Donations to Georgetown Christian Student Group Are Being Redirected to LGBT Groups

(Photo: REUTERS/Jonathan Ernst)Two women walk past a statue of John Carroll, first Archbishop of Baltimore and founder of Georgetown University, on the campus in Washington June 14, 2012. Controversy lingers at some Catholic institutions struggling to balance the rules requiring free access to prescription birth control for women with health insurance with their opposition to contraception.

Update: A spokesperson from Georgetown University says all donations to Love Saxa have been deposited into the student group's account. 

A spokesperson from Georgetown University told The Christian Post via email:

All gifts to Love Saxa have been identified and deposited to Love Saxa's account. When the university receives a gift designated by donor for a student group with access to benefits, the gifts are allocated with a designated worktag that ensures they reach the intended recipient. Because a fall 2017 gift was the first donation of its kind to Love Saxa, no established path existed. As always in these cases, we corrected the mistakes, have developed a path to ensure that funds are routed properly in the future, and have communicated to the student group and the donors that the gifts have been properly allocated. 

Original story: 

A Georgetown University student group that faced possible de-recognition last semester for promoting traditional marriage is shocked to learn that some of the donations it had received have either gone missing or been rerouted to groups that advocate for LGBT issues.

Donors of Love Saxa have received receipts worth at least $400 from Georgetown that indicate their money has gone to other groups, according to The College Fix.

"Georgetown officials have misappropriated its donations, either funneling them to different groups or just losing them completely," says a letter by Alliance Defending Freedom, which is representing Love Saxa, sent to Georgetown President John DeGioia. "We insist that you investigate this matter fully, restore the donations to Love Saxa immediately, and hold accountable the individuals responsible for this misconduct."

Love Saxa President Amelia Irvine deposited a $50 check, which was given by a donor, with school officials in November. A month later, the donor received a receipt stating the amount had gone to the school's "LGBTQ Resource Center Reserve."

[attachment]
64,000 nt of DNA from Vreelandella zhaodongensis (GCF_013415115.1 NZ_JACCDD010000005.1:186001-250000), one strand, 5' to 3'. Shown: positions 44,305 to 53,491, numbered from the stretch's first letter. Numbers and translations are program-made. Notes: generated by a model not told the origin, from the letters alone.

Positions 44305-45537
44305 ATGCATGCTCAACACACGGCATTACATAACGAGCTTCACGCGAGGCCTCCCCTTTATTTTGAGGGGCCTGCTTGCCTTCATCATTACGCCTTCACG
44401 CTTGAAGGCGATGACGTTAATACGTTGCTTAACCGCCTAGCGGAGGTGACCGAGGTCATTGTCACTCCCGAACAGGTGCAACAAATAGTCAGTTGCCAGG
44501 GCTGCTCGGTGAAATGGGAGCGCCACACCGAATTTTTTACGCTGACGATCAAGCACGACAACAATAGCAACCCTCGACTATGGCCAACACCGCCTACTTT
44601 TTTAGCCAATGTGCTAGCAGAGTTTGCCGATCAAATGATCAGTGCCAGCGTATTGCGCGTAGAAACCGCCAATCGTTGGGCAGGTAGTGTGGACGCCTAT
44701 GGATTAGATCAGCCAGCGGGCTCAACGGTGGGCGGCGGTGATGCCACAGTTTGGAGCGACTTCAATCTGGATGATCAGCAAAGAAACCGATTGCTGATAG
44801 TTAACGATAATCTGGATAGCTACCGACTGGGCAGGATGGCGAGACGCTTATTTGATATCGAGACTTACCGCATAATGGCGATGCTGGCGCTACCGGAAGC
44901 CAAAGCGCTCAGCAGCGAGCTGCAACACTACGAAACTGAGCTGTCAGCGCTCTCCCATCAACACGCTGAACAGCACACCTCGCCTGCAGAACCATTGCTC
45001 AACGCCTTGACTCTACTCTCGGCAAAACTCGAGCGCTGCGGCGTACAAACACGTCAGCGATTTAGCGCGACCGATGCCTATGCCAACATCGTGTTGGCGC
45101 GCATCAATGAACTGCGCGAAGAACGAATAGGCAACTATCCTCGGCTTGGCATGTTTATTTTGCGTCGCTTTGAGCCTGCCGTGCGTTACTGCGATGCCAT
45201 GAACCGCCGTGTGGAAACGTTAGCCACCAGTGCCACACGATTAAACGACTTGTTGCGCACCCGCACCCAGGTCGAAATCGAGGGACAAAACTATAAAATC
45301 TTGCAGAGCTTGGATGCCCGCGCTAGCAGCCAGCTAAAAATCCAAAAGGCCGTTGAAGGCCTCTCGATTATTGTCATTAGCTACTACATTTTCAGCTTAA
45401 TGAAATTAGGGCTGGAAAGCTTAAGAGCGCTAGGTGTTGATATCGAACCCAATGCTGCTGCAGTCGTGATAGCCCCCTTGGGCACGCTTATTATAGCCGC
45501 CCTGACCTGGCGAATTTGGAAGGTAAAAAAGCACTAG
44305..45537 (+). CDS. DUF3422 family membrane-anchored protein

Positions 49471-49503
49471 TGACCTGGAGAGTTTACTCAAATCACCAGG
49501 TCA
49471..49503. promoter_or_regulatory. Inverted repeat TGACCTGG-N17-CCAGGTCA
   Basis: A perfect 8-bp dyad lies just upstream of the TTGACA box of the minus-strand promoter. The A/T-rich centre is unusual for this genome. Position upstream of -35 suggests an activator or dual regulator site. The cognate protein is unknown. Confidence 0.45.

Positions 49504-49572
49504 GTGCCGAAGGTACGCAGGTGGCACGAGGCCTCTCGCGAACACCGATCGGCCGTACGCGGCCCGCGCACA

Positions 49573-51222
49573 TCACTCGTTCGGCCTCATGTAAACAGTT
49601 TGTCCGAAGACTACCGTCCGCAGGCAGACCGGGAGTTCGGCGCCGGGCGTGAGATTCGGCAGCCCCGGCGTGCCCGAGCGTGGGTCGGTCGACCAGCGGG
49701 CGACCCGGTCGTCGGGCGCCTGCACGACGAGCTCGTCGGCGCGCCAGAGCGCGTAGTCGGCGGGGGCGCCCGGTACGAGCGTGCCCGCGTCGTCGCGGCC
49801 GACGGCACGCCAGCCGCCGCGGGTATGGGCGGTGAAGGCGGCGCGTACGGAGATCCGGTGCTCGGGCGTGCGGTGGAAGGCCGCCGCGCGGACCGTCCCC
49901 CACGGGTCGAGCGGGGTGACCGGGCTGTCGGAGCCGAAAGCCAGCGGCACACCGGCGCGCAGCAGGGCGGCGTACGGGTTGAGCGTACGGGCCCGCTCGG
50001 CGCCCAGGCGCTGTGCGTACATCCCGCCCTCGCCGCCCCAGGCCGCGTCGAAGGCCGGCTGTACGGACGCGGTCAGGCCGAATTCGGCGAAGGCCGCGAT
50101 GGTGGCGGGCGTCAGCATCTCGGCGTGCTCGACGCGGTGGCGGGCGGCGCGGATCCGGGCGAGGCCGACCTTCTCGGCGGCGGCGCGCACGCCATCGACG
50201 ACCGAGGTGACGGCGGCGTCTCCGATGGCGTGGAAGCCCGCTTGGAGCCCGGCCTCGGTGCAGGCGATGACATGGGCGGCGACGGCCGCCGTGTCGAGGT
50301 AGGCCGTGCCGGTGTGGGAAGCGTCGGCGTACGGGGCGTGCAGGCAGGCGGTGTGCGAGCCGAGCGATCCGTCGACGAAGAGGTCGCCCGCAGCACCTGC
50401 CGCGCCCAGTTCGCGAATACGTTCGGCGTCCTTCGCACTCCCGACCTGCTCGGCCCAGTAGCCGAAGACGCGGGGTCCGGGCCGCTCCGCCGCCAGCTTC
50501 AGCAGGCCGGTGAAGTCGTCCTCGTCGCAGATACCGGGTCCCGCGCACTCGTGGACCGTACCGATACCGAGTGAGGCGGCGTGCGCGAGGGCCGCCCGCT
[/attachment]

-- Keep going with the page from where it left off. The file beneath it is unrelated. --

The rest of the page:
Another donation, of $100, went to the Saxatones, which has partnered with the Sexual Minority Youth Assistance League, a D.C.-area LGBT organization. And a check, of $250, has yet to show up in the group's account.

Further, Irvine was informed that her group did well at a recent campus fundraiser, but the group "has not received any funds from that event whatsoever," according to ADF.

"Universities cannot punish students simply because of their religious or political views," ADF attorney Travis Barham was quoted as saying. "Donors have the right to know that their money goes to the recipient they intend it to. The university should not be diverting funds from a group simply because it disgarees with that group's mission and purpose."

In October, Jasmin Ouseph, a junior from Fort Lauderdale, Florida, and Chad Gasman, a sophomore from Los Angeles, had complained that Love Saxa "excludes and dehumanizes" people in the LGBT community, asking that it be defunded.

However, in November, Georgetown's Student Activities Commission voted 8-to-4 to impose no sanctions on Love Saxa, which exists to promote "healthy relationships and sexual integrity" on campus.

Writing on their Facebook page, Love Saxa had clarified that they "are not interested in promoting hatred of any kind, nor are we interested in the support of individuals who use threats and harassment."

On Love Saxa's "About" page, the student group notes that many Georgetown students "lack a space to discuss their experiences of the harmful effects of a distorted view of human sexuality and the human person."

"Through programs consisting of discussions, lectures, and campaigns, we hope to increase awareness of the benefits of sexual integrity, healthy dating relationships, and the primacy of marriage and family as central pillars of society."